many drillers, plumbers and water softener guys do things like that to prevent the pump from delivering more gpm than the well's recovery rate gpm, which it the wrong thing to do but they do it because they don't know better.


Elaborate on this please.

Are you saying the pump should be sized to deliver the intended maximum gpm at the residence regardless of what the well will produce?

Gary Slusser 05-05-2010 08:33 PM

Quote:

Originally Posted by NHMaster (Post 438090)
many drillers, plumbers and water softener guys do things like that to prevent the pump from delivering more gpm than the well's recovery rate gpm, which it the wrong thing to do but they do it because they don't know better.


Elaborate on this please.

Are you saying the pump should be sized to deliver the intended maximum gpm at the residence regardless of what the well will produce?

We have a larger than 2" or 3" well here because there's a submersible pump and there are no less than 3" sub pumps plus the majority if not all those small size wells are not 120' deep so, are you saying that none of the storage capacity of the well should be used?

Correct sizing of a pump includes using some to just less than all the storage capacity of the well. If you disagree, please tell us how you size a pump and we can discuss it.

dadaddio 05-05-2010 09:26 PM

The same chart at 40'/50PSI indicates 7.0 gpm. (Again this is a table for current 5gpm 1/2 horse pump and mine is 15 years old).

But maybe there is hope with the current pump?

Also, I found the original Record of Water Well which indicates
- Total Depth of well: 60'
- Depth of Pump Setting: 45' Suggested
- Static level: 14'
- Diameter: 5"
- Casing length 37'
- Depth of grout: from 9 to 37
- Test rate: 20 gpm for 1 hour using Air

Thanks for the feedback,
David

NHMaster 05-06-2010 05:13 AM

I don't know about you, but around here we always factor in the amount of water stored in the case and the recovery of the well. Is that what you were trying to say? I have never heard of any professional doing it any different.

Bob999 05-06-2010 08:23 AM

Perhaps your drain line flow control (DLFC) is undersized for the application. There should be a sticker on the drain connection on the back of the softener that lists the size of the DLFC button--perhaps 3.0 gpm or so. Check and post the result.

Also your softener has programmable times for the first and (optionally) second backwash. Possibly the times programmed for backwash are inadequate. Check the programming and post the results. If you don't have the manual that explains how to check the programming you can find one here:

http://www.pentairwatertreatment.com...ck+5600SXT.htm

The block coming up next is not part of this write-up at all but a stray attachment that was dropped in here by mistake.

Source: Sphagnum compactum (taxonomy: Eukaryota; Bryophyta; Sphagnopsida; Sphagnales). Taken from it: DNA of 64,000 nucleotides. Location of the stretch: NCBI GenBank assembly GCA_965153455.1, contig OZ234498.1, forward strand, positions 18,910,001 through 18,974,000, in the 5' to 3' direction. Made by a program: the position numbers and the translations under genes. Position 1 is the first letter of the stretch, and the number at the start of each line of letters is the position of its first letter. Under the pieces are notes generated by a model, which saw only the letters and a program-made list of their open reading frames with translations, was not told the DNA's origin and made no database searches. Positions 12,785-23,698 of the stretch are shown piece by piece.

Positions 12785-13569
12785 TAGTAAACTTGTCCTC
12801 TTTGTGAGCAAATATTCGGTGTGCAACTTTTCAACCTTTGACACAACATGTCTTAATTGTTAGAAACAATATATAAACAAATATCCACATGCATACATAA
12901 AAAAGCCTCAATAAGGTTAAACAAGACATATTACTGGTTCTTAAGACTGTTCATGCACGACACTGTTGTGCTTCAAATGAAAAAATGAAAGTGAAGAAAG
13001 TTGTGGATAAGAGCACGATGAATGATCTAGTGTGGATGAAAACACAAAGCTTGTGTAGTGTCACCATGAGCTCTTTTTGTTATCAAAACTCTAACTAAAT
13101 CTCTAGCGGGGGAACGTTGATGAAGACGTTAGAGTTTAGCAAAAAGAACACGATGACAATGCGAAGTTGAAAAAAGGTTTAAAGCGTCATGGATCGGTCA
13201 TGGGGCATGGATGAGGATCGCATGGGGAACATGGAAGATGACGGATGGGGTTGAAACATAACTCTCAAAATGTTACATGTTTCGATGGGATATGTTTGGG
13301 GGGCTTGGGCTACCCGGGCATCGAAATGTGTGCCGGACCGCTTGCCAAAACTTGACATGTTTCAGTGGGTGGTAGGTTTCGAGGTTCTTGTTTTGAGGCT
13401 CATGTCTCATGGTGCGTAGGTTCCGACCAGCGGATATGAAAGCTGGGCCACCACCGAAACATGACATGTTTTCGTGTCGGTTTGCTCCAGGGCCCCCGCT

Also please post your salt dose settings--the size of the brine line flow control (BLFC) and the number of minutes the softener is programmed for brine fill.

Gary Slusser 05-06-2010 12:39 PM

Quote:

Originally Posted by dadaddio (Post 438123)
The same chart at 40'/50PSI indicates 7.0 gpm. (Again this is a table for current 5gpm 1/2 horse pump and mine is 15 years old).

That is with a water level in the well of 120' right? Which proves that a 5 gpm will deliver more than 5 gpm if the water level is higher than the number of feet shown on the chart.

I would set teh air precharge in teh tank to 29-28 psi with no water in the tank and tehn teh pressure switch on at 30 and off at 50 and see what happens. If you still have the low flow problem you probably have something wrong with the pump, wiring, pump inlet or blockage in the pipe to teh pressure tank.

To do an electrical check of the wiring and pump;

http://www.franklin-electric.com/bus...M/page-13.aspx

dadaddio 05-06-2010 09:58 PM

The output port is marked with 3.5gpm. I installed an 1/2 inch ID clear plastic and the 1.5 inch drain pipe is about 1 foot away and straight down. This hose fits nicely on the output fitting and is clamped there.

The control valve is a FLECK 5600SXT. The regen settings are:
Backwash: 15 min (I increased this from the defualt 10min)
Brine Draw: 60 min
Rapid Rinse: 15min (I increased form default 10min)
Brine Fill: 12 min

Don't know how to check salt dosage as the 5600 must calculate itself based on the hardness and capacity.

I appreciate all the help.
David

Akpsdvan 05-06-2010 10:48 PM

Quote:

Originally Posted by dadaddio (Post 438573)
The output port is marked with 3.5gpm. I installed an 1/2 inch ID clear plastic and the 1.5 inch drain pipe is about 1 foot away and straight down. This hose fits nicely on the output fitting and is clamped there.

The control valve is a FLECK 5600SXT. The regen settings are:
Backwash: 15 min (I increased this from the defualt 10min)
Brine Draw: 60 min
Rapid Rinse: 15min (I increased form default 10min)
Brine Fill: 12 min

Don't know how to check salt dosage as the 5600 must calculate itself based on the hardness and capacity.

I appreciate all the help.
David

If you are filling the brine tank for 12 minutes at .5gpm that would be 6 gallons of water , 1 gallon of water will do 3lbs of salt, 6gallons times 3lbs would be 18lbs of salt, one cubic foot of resin maxs out at 12lbs at ruffly 32000 grains.
If you have 1.5 cubic foot of resin that would top out at 48000 with the 18lbs.
Just some ideas.